CARTER COUNTY, Okla. - A local family is sending out a warning before you head out to the lake.
That's after their daughter was killed by a brain-eating amoeba after a day at Lake Murray.
Since 1962, only 4 people have survived the effects of Naegleria fowleri.
News 4 first reported this story three years ago, but since then, the family has worked hard to prevent this from happening to anyone else.
Mike and Alonie McKown still get emotional talking about their daughter Elizabeth Knight.
"I miss her terribly," Alonie said.
The 24-year-old's health - declined rapidly a day after visiting Lake Murray.
"Developed severe headaches, migraines," Mike recalled.
Knight was treated and released at the local ER for what doctors thought were migraines.
The next day, things went from bad to worse.
"She had difficulty walking, talking, increased headache that had gotten a lot worse," Mike said. "Fever, nausea vomiting."
Knight went back to the ER where she was diagnosed with bacterial meningitis - a second misdiagnosis.
She didn't respond to treatment and was put on a ventilator the next day. It wasn't until then was there any mention of exposure to freshwater or a deadly amoeba.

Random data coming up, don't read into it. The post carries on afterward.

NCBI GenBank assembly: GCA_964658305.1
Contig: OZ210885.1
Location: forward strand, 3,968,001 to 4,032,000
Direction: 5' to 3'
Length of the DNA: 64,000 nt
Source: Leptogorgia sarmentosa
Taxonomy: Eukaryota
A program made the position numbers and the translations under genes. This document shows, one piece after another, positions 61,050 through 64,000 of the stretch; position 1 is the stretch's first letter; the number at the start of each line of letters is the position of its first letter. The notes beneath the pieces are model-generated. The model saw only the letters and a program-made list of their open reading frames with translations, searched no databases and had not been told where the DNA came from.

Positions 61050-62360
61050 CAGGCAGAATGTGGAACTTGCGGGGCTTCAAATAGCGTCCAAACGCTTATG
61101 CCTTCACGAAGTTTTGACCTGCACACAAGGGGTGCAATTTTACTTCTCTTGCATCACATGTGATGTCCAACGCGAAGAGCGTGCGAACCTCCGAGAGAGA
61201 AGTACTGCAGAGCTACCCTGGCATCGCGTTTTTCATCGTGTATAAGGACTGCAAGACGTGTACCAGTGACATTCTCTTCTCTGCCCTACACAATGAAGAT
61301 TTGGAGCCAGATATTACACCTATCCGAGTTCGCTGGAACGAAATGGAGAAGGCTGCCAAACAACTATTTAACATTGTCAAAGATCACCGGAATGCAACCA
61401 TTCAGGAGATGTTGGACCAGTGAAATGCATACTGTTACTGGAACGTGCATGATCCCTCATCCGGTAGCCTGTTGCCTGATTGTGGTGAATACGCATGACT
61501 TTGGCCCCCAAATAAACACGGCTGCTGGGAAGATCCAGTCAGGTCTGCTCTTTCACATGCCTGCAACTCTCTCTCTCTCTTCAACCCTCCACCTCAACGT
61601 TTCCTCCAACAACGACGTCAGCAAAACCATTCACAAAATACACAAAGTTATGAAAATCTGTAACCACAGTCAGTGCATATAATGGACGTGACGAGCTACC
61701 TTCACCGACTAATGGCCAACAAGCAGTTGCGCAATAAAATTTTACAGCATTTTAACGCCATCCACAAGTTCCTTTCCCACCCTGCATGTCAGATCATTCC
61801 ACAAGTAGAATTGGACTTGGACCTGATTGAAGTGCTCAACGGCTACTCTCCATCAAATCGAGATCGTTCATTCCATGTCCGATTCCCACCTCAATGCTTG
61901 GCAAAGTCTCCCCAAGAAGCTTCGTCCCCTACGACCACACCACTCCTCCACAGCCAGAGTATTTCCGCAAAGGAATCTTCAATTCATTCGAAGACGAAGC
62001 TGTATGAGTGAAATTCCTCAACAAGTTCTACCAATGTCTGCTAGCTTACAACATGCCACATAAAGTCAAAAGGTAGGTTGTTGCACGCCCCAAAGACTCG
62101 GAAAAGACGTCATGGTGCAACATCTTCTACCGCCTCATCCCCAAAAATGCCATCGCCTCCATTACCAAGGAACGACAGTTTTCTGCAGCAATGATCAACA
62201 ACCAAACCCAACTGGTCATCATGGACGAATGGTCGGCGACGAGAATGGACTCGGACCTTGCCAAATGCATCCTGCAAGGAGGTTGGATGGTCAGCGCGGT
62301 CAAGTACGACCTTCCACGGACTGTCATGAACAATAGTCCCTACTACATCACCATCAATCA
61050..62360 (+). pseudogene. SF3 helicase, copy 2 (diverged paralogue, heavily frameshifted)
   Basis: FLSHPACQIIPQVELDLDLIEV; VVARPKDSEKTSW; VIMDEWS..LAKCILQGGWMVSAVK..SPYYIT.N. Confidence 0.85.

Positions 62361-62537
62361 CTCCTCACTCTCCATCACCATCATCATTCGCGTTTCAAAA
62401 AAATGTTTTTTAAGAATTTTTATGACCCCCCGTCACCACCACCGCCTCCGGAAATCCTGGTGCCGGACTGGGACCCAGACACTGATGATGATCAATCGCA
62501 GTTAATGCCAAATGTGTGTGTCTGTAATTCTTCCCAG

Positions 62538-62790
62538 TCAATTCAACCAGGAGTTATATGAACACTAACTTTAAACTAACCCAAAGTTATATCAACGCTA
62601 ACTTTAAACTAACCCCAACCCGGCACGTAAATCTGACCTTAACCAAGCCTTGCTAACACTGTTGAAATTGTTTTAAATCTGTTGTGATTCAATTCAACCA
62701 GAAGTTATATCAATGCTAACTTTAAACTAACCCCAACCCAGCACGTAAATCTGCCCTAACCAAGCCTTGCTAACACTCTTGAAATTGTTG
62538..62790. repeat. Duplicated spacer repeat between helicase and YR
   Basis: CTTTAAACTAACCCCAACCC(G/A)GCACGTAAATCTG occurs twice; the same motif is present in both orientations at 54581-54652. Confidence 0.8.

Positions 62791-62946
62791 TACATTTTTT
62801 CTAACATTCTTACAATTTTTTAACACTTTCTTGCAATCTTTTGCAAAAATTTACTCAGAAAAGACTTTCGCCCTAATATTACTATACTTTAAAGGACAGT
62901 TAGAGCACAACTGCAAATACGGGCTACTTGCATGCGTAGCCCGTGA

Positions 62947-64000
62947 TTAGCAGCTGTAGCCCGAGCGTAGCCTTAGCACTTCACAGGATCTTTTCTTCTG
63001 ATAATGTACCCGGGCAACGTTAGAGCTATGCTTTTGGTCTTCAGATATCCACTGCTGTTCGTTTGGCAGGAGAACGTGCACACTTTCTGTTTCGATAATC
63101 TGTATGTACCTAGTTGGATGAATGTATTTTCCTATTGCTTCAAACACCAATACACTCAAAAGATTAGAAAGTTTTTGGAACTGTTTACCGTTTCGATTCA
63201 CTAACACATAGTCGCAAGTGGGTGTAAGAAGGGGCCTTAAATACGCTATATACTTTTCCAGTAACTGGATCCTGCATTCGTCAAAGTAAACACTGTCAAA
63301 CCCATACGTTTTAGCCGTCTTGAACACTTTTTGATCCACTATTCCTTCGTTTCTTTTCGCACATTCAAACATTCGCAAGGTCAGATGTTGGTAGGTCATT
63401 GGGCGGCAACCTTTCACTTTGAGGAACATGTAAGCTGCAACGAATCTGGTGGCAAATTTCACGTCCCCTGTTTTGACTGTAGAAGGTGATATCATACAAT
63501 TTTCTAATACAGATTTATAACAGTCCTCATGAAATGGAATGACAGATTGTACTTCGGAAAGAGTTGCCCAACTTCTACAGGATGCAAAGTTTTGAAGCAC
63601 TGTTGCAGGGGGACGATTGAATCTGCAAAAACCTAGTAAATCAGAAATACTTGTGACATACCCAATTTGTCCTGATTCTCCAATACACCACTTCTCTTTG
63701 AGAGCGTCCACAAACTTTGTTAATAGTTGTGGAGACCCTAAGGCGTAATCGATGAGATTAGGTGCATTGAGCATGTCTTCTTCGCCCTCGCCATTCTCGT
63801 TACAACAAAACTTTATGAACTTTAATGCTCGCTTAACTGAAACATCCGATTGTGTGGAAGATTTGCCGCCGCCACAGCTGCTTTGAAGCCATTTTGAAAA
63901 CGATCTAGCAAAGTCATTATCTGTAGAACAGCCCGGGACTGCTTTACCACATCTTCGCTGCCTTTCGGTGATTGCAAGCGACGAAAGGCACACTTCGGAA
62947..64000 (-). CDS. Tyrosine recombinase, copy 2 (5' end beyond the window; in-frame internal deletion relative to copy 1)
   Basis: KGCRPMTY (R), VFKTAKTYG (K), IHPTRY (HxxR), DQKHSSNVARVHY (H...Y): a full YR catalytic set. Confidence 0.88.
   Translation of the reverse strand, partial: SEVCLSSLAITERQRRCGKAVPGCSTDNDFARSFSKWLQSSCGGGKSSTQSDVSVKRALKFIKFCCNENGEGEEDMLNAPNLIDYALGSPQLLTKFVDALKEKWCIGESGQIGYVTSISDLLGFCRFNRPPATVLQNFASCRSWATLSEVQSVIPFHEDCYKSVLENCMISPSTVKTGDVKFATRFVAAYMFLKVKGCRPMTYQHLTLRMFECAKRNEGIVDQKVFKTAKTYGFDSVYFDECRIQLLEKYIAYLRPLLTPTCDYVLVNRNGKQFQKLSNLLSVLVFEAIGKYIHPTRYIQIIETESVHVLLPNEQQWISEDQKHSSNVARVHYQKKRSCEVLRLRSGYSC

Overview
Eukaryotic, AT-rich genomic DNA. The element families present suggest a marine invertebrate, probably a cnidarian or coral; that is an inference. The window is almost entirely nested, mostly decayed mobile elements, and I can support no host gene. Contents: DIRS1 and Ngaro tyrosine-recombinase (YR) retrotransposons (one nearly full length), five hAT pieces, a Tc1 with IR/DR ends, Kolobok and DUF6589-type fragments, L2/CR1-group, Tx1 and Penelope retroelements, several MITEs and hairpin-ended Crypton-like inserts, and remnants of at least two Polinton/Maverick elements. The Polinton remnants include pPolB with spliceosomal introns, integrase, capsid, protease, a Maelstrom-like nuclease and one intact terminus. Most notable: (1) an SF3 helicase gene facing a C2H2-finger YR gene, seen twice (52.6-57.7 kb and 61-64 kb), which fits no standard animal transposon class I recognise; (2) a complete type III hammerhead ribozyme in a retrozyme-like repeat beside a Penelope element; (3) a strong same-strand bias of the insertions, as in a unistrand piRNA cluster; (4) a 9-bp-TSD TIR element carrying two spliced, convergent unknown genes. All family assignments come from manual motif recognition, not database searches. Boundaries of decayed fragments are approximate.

"It was too late," Alonie said. "She had no brain activity."
The young mother - leaving behind two very young children.
"Kameron actually has a picture of his mom that he carries around the house and he puts it up to eat cereal with him, to watch cartoons," Alonie said. "I see so much of Elizabeth in both of them. It puts a smile on my face, but it also breaks my heart."
In the days following Knight's death, her family has worked with other amoeba victims' families on a nation-wide effort to raise awareness about this vicious, and little-known danger lurking in fresh water.
"It's 98-99% fatal, but it's 100% preventable if you take the necessary precautions," Mike said.
According to the CDC, this amoeba is prevalent in warm bodies of fresh water. They encourage swimmers to use nose clips.
"It actually works its way up through your nasal cavity to your brain and starts to deteriorate the brain tissue," Alonie said.
In the last few years, there's been a medication approved to help treat the disease, but in order for it to work, you still have to be diagnosed early.
The McKowns also are pushing to make checking for the Naegleria fowleri amoeba a mandatory report in hospitals and educate doctors about it - because the McKowns - themselves - are in the medical field and had never heard about this until it happened to their daughter.
"We just don't want other families to have to learn what it's like to live without her child," Mike said.
Just because you visit a chlorinated pool or water park that doesn't mean you're in the clear.
The CDC encourages you to check the pH levels and never let water get up your nose.
Knight's family has set up a website with all the information you need to know.